NEW YORK (Reuters) - Members of the San Francisco Chronicle’s largest union have agreed to contract concessions that parent company Hearst Corp says are essential to keeping the newspaper open.
Members of the California Media Workers Guild voted by a 10-1 margin to approve concessions that would allow the Chronicle to cut at least 150 union jobs and eliminate various benefits and rights, according to a statement on the union’s website posted on Saturday evening.
New York-based Hearst had threatened to close the paper unless it could secure immediate concessions. The company also says that it may close the Seattle Post-Intelligencer newspaper, or possibly take it online only with a much smaller staff. A decision may come next week.
“This agreement is critical to ensuring the survival of The Chronicle,” Publisher Frank Vega said in a statement. “I appreciate the willingness of our employees to work with us to make the difficult decisions that need to be made during these difficult times.”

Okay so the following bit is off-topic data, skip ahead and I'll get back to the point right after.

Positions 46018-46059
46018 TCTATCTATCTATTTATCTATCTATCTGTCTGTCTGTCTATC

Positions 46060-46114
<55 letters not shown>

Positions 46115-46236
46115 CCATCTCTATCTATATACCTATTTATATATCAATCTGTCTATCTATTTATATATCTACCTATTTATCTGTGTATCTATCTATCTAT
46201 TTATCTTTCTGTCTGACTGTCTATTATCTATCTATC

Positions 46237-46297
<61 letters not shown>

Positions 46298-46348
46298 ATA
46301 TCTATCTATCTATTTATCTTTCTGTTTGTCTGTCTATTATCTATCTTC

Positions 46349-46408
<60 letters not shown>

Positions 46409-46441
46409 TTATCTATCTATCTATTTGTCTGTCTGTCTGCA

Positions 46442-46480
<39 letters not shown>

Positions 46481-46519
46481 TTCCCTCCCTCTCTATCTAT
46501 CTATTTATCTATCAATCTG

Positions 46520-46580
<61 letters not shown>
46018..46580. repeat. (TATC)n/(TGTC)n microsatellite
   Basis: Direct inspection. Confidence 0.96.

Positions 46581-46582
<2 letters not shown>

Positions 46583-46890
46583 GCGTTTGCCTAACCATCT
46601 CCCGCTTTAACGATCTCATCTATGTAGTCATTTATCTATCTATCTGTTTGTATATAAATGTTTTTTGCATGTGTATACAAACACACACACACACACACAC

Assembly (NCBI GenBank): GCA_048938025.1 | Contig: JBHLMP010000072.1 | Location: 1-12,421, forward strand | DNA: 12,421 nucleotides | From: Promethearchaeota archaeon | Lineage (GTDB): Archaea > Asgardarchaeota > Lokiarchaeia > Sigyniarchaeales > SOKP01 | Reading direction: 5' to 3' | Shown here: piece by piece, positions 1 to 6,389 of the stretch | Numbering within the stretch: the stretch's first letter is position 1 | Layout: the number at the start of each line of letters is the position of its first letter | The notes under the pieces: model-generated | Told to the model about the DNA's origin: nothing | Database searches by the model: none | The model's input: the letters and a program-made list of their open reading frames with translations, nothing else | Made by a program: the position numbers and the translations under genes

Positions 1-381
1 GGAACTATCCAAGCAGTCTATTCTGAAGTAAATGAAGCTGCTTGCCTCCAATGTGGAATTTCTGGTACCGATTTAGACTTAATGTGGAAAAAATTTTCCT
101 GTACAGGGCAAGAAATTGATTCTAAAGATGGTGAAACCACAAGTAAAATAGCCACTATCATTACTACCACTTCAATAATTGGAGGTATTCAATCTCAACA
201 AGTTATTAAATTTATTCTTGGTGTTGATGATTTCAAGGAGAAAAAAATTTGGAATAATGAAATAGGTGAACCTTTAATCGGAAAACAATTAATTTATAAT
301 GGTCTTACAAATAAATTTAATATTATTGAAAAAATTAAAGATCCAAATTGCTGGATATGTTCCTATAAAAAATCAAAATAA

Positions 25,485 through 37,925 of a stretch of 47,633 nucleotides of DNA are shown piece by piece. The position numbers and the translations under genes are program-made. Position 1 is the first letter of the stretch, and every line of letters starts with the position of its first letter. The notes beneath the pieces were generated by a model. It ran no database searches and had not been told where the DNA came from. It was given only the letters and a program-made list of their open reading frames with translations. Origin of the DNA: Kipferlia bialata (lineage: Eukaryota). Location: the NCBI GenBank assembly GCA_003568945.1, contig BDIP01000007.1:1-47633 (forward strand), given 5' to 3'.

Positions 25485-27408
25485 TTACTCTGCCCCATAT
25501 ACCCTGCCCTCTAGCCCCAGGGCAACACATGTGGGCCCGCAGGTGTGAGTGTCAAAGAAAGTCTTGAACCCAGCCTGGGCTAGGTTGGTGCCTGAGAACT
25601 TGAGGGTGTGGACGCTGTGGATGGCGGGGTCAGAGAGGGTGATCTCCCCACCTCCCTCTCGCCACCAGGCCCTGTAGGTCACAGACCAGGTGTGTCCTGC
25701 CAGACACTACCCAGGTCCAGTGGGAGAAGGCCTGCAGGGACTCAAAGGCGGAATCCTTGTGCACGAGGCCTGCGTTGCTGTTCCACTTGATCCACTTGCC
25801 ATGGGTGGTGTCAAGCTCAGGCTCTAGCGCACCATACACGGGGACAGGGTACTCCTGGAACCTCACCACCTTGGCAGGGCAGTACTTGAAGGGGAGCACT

The 144-year-old newspaper lost more than $50 million in 2008 and may lose more this year, Hearst has said.
The Guild represents 483 Chronicle employees -- 218 in editorial and 265 in advertising, circulation, finance, ad production and other functions, the paper said on its website.
The paper now must negotiate a deal with its other major union, the 420-member local of the International Brotherhood of Teamsters.
The plight of the Chronicle and Post-Intelligencer is symptomatic of troubles affecting other U.S. newspapers. Some are losing money and could shut down. Others are profitable, but their publishers must repay hundreds of millions of dollars of debt.
Newspaper advertising revenue has fallen as more people get their news online and the financial crisis has accelerated that decline.
Reporting by Robert MacMillan, editing by Alan Elsner